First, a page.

Wednesday, July 13, 2005
War News for Wednesday, July 13, 2005
Bring ‘em on: Four Iraqi human rights activists killed and one wounded when their
Bring ‘em on: Twenty-four Iraqi children and one US soldier killed, 20 children and three US soldiers wounded in suicide car bombing that targeted American soldiers handing out sweets in Baghdad. Bodies of eleven Sunni Arabs, shot in the head and bearing signs of torture, found in
Bring ‘em on: One seven-year-old child killed and a woman seriously injured in a roadside bombing near a
Bring ‘em on: Four policemen injured in attempted assassination of the mayor of northern
"There is a plan and a threshold that the security forces, whether interior or defense, have to meet in terms of the growth in their capabilities," Jaafari said. "We believe some provinces are safe ... we can withdraw foreign troops from these cities ... which can then encourage an overall timetable."
Jaafari's comments came as
Iraqi security forces: The rank smell of sweat, stale cigarettes and garbage engulfs the cavernous aircraft hangar where hundreds of Iraqi men in khaki fatigues lounge on black metal bunk beds with bare mattresses. A door in the corner leads to the bathroom — a dozen or so metal cubicles reeking of human filth. For many of the more than 2,000 men who make up the Iraqi army's fledgling 5th Brigade, this dank metal shed with sporadic electricity and no running water has been their home for the last six months as they prepare to take their place on the front lines against the country's insurgency.
Angry Egyptians: The Egyptian government has vowed to avenge the apparent slaying of its top envoy in
On Egyptian television, Foreign Minister Ahmed Aboul Gheit vowed to "take vengeance on the killers of the head of the Egyptian mission in
Though he did not specify how
A new chapter is expected to open in bilateral relations between
Jaafari, leading a ranking Iraqi delegation, is to arrive in Tehran on Saturday to kick off a landmark official visit, which will mark a culmination of the recent intensive diplomatic activities between the two neighbors.
Qomi said that the expansion of ties is based on deep religious commonalties, extensive social and cultural exchanges, historical background, geographical conditions and the long common borderline between the two states.
Bush Administration Scofflaws
Long past due: The Bush administration yesterday came under more pressure to outline the number of American forces that may need to stay in Iraq over the next two years after the Pentagon failed to meet a 60-day deadline set by Congress to provide a detailed plan for training Iraqis and for likely US troop levels.
The report to Congress, due yesterday, was required under the $80 billion war spending legislation approved in May. It is intended to help answer one of the most pressing questions hanging over the American-led occupation: when the United States might be able to begin drawing down the estimated 140,000 forces in Iraq.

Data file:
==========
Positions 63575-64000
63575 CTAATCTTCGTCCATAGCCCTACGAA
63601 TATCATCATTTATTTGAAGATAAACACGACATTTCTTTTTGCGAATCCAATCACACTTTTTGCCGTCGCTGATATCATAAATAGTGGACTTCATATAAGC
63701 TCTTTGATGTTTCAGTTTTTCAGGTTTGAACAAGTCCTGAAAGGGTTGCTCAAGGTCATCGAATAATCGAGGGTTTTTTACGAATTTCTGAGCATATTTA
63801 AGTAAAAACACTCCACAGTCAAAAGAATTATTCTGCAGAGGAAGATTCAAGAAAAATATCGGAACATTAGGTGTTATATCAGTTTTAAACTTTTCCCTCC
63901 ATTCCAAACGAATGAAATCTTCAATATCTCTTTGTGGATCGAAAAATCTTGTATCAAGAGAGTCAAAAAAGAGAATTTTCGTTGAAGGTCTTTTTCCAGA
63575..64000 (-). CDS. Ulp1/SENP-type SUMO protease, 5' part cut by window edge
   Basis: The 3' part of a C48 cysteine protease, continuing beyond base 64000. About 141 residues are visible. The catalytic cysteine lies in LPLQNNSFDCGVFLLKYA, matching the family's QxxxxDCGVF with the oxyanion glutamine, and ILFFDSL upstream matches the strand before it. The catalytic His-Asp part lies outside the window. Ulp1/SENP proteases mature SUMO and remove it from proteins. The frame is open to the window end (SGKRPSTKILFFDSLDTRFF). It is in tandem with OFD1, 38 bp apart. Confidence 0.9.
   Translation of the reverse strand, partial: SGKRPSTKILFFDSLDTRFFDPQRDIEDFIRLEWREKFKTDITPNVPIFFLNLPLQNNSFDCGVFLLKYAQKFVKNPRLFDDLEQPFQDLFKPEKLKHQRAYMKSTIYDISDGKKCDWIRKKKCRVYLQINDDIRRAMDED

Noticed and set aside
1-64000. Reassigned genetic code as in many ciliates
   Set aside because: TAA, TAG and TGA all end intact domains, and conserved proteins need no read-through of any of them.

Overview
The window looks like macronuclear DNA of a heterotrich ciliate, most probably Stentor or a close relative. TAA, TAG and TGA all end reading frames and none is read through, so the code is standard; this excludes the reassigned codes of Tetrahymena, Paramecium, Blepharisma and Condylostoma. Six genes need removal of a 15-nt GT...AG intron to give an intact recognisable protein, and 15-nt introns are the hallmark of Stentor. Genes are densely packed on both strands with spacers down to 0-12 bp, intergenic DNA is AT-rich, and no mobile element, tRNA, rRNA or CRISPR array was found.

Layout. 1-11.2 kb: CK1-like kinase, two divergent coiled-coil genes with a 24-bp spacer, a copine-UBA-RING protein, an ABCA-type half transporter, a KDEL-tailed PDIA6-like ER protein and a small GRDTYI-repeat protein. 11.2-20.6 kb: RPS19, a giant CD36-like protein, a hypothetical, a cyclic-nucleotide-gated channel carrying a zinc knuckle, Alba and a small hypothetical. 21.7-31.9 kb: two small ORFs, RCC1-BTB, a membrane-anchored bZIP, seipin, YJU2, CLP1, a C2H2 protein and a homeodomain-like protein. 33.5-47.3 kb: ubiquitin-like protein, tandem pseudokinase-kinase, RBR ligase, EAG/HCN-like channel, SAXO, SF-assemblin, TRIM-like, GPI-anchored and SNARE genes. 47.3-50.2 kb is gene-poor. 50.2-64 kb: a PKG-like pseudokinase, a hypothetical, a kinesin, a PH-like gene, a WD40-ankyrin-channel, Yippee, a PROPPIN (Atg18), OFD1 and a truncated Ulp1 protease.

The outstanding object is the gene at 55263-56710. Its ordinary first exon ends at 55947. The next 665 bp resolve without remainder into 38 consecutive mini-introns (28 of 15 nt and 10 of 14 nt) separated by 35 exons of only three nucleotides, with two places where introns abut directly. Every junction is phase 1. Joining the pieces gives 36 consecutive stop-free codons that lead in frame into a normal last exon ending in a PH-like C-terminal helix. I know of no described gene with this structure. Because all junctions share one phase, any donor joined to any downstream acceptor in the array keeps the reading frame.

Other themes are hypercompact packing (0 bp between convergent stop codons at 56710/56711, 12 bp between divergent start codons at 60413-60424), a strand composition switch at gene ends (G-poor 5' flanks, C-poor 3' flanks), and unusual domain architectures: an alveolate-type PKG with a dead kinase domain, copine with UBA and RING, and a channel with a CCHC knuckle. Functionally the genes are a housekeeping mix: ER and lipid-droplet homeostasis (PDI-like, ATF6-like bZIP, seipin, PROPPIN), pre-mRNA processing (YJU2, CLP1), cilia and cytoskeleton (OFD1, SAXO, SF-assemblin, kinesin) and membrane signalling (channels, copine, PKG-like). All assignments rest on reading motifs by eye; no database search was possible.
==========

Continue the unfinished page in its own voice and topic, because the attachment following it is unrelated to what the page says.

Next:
The White House and Pentagon are facing rising calls from Democrats and Republicans for a more detailed strategy in Iraq -- calls that grew louder yesterday.
''I am deeply disappointed that the administration failed to comply with this initial . . . deadline," Representative Martin T. Meehan, a Lowell Democrat and senior member of the Armed Services Committee, told Secretary of Defense Donald H. Rumsfeld in a letter. ''It is long past due for the administration to provide Congress with meaningful information to evaluate our progress in Iraq."
The Pentagon yesterday maintained that it is still compiling the report, but did not say when it would be complete.
U.S. National Guard
Lt Gen Blum should go walk foot patrols in Mosul for a year: The dangers faced by American troops in Iraq have been exaggerated, adding to the difficulty of recruiting soldiers at home, the Army general in charge of National Guard forces said Tuesday.
The casualty rate for Guardsmen is low compared with any previous armed conflict, said Lt. Gen. Steven Blum.
He said he recognizes that every death is a tragedy for that person's family. "But I lose, unfortunately, more people through private automobile accidents and motorcycle accidents over the same period of time," he added.
"It is dangerous, but it is — I shouldn't say it to this group but I'm going to — it is misrepresented, how dangerous it really is," Blum said during a breakfast with defense reporters.
Surveys of recruit-age Americans and their parents have shown that fear of being killed or wounded in Iraq is one of the major reasons that young people are choosing other careers after high school. The National Guard also has been squeezed by a slowdown in the number of active-duty soldiers switching to the Guard.
Blum said more than 250,000 National Guard soldiers and airmen have been mobilized for active duty since the Sept. 11, 2001, terrorist attacks and 262 of them have been killed in the global war on terrorism. Pentagon casualty statistics show more than 90 percent of those deaths were in Iraq.
In all, more than 1,750 U.S. troops have been killed in Iraq since the U.S. invasion in March 2003 — the vast majority since President Bush declared the end of major combat operations on May 1, 2003. More than 170 have died in and around Afghanistan as part of the ongoing offensive against Taliban and al-Qaida fighters.